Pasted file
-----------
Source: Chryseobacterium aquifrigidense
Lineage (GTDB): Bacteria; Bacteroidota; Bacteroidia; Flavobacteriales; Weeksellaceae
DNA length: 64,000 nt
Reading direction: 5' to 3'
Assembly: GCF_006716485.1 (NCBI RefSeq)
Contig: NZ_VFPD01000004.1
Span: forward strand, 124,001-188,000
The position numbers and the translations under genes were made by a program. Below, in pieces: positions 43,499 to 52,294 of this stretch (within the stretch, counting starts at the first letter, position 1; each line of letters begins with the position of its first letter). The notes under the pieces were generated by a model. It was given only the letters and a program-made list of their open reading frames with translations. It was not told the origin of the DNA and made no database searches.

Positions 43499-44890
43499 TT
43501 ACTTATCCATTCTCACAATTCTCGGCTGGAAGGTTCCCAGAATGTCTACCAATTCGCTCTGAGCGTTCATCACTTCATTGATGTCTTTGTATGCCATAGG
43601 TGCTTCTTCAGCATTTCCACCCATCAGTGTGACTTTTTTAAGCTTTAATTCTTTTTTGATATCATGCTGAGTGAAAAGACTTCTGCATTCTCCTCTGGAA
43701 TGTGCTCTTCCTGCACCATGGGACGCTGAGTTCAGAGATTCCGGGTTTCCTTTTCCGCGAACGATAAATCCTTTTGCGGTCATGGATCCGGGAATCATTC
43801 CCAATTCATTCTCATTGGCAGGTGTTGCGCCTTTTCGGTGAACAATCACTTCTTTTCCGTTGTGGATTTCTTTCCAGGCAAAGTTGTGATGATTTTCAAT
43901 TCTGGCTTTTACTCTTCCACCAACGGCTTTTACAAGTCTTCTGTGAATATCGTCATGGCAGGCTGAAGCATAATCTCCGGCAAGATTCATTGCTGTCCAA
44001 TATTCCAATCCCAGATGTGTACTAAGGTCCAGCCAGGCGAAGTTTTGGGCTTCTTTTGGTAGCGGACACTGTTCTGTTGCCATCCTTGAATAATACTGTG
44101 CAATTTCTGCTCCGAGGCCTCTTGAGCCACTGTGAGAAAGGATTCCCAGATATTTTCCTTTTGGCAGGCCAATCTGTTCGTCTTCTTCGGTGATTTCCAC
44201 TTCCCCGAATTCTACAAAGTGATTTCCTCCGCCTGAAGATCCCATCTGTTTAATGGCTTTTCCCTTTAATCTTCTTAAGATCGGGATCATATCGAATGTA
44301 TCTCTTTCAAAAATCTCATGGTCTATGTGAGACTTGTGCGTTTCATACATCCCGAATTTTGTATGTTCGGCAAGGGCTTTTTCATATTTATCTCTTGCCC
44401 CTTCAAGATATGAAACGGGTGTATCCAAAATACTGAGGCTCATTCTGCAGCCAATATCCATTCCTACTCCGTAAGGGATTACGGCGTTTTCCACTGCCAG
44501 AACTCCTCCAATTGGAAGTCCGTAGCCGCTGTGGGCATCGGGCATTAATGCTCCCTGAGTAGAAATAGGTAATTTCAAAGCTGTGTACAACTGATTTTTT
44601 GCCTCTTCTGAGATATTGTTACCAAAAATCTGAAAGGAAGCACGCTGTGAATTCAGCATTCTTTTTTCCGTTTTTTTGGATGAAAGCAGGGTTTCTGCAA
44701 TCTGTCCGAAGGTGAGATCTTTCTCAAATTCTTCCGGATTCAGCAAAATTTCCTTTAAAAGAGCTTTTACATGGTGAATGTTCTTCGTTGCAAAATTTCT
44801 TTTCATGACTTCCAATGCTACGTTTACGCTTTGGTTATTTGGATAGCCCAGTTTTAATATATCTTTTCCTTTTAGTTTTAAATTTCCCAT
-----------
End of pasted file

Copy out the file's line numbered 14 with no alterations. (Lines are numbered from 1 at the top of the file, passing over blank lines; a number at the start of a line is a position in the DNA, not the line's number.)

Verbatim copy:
43801 CCAATTCATTCTCATTGGCAGGTGTTGCGCCTTTTCGGTGAACAATCACTTCTTTTCCGTTGTGGATTTCTTTCCAGGCAAAGTTGTGATGATTTTCAAT